A CAMPAIGN to cut hospital deaths has saved 410 lives in its first six months.
The 1000 Lives campaign was launched a year ago to cut the number of “avoidable” deaths and injuries in hospitals.
Every hospital trust and Local Health Board in Wales has signed up to the campaign and introduced new initiatives or changed procedures.
Campaign director Dr Jonathon Gray said the changes include replacing razors by clippers to reduce the chance of infected ‘nicks’ and strengthening hand hygiene regimes.
Local Health Boards have been working closely with GPs to reduce the number of unnecessary hospital admissions for patients with chronic heart failure.
They have also been working to improve the reliability of the instructions given to patients, particularly those in relation to the drug warfarin.
The North West Wales NHS Trust has launched a new initiative to improve infection control in the community as part of the campaign.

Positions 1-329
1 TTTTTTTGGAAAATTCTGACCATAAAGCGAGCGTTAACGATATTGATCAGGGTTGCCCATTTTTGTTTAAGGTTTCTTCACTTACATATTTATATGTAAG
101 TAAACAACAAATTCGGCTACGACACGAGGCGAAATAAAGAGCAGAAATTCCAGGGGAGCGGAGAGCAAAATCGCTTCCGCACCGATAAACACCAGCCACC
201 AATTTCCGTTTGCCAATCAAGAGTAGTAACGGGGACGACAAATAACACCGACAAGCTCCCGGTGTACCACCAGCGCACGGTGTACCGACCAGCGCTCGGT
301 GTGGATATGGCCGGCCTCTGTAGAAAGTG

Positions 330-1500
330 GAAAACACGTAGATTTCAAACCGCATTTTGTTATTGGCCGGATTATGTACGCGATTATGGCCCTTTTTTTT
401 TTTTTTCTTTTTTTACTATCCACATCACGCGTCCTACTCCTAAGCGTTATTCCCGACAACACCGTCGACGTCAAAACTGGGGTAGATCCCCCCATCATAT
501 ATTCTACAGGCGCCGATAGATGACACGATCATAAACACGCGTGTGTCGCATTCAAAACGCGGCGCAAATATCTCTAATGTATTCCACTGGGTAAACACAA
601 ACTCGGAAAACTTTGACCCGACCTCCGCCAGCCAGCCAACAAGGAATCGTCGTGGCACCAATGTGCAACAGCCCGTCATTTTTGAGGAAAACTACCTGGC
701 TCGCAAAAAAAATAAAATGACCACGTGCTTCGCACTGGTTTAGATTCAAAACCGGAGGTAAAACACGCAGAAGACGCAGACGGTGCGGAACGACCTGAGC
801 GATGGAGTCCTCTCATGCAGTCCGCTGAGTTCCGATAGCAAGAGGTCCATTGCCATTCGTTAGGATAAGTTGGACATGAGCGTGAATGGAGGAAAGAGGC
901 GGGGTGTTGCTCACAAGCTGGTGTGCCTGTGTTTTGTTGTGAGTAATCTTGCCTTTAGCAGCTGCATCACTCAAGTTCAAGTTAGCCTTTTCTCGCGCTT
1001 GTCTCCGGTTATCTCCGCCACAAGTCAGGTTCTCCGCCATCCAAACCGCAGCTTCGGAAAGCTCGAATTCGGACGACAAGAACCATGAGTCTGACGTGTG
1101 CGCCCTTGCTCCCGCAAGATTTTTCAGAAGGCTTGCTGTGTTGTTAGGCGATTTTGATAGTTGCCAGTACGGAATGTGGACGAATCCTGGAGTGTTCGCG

New sterile equipment boxes, which contain equipment needed to change dressings and provide basic treatment, have been distributed to district nursing teams throughout the trust area to improve infection control when patients are seen in their own homes.
All 29 care homes in Flintshire have developed action plans to make further improvements.
Teams at Wrexham LHB are working closely with GPs to improve the safety of warfarin.
Warfarin is prescribed to thin the blood generally of patients with heart conditions but there is a risk of side effects
“Sometimes it can be as simple as the patient not fully understanding the dose,” a spokesman said.
Wales’ chief medical officer, Dr Tony Jewell, Chief Medical Officer for Wales, said: “The 1000 Lives Campaign is clearly having an impact on clinical leadership and the quality of the healthcare that we deliver.”